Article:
Military combat medics struggle finding civilian healthcare jobs

Army Medics of “Task Force Tropic” Prepare to load a causality during a casualty evacuation drill held March 26, 2012. Photo credit: Sgt. 1st Class Walter Van Ochten

Military members serving as combat medics often have a difficult time finding a job in the civilian healthcare industry when they leave the service.  A new bill is being introduced to help rectify this struggle.

WSIL reported that Illinois Senator Mark Kirk is working on a new bill that would assist veterans in getting jobs at VA hospitals straight from active duty.  This would eliminate lag time in employment and no additional training would be required.

Kirk said in a press release, “Those who put their lives on the line for our freedom deserve the best care.  One of the best things you can give a veteran is a job.”

Furthermore, allowing veterans to provide medical care to fellow members of the military would greatly improve the quality of healthcare for active and former troops.

Veteran Paul Copeland said the new bill would mean more comfort for veterans.  Copeland, also the coordinator of veteran services at Southern Illinois University, said “You want that level of confidence that you can say something and you won’t be judged and that the person is going to help you.”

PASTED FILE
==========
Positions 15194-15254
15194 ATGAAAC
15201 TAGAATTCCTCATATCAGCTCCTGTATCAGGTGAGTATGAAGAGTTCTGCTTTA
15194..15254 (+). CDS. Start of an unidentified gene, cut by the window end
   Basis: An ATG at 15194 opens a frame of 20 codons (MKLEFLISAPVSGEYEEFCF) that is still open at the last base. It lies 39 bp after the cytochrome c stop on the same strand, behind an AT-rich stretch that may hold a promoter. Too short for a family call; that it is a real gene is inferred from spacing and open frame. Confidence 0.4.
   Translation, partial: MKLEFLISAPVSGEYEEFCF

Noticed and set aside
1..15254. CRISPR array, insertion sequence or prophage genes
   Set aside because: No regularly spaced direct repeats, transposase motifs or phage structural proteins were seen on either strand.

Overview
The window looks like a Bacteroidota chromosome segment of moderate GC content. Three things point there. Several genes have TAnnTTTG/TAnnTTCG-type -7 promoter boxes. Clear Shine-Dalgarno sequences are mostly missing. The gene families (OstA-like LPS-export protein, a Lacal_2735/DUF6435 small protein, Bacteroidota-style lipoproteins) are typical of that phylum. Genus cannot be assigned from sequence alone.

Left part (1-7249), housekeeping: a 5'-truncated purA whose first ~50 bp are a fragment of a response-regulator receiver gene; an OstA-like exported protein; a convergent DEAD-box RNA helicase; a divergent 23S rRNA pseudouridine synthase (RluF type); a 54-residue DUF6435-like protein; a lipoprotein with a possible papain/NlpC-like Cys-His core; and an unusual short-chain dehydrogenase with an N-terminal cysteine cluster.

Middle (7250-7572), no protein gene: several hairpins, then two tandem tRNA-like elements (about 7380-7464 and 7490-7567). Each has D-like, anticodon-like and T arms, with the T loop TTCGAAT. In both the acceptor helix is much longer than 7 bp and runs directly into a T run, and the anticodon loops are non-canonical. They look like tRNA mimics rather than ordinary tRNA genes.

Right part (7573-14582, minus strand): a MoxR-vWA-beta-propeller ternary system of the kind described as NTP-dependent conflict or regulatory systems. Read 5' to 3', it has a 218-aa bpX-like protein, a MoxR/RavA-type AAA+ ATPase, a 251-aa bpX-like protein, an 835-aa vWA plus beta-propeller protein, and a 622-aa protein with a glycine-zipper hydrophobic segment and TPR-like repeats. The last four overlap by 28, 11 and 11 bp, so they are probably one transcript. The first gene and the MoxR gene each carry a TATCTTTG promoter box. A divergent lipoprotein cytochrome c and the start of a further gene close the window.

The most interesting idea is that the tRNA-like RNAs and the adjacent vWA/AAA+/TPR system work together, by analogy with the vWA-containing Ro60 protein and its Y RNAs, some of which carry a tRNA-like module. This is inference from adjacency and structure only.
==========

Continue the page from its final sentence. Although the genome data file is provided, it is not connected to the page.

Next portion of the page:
Like many others, he struggled in finding a job after leaving the service.  “I wasn’t looking to start an education process.  I was looking for meaningful employment,” Copeland said.

According to WSIL, the bill would expand the Immediate Care Technicians pilot program.  The legislation is designed to fast track employment of veterans straight from active duty.

Consider Sergeant Nate Moss as a prime example for whom the bill is meant for.  Moss provided medical care three years ago to troops on the frontlines in Afghanistan.  He has an impressive resume, receiving training in the military not always offered in the civilian world.

When Moss returned home to Illinois, his search for a job was futile.  When he met with potential employers, he was told he needed more training.  He was frustrated, knowing he was masterfully trained already.

“This is so below what I’m doing.  And I’m an expert.  It was on the verge of insulting,” Moss said about his experience.

He said he was told he would need more university training, but several colleges would not give him any credit for his military experience.

Moss said he hopes the bill passes so future veterans will not have to go through what he has.

“For us as a country not to take advantage and use our assets to the best we can, it’s a shortfall,” Moss said.


Post navigation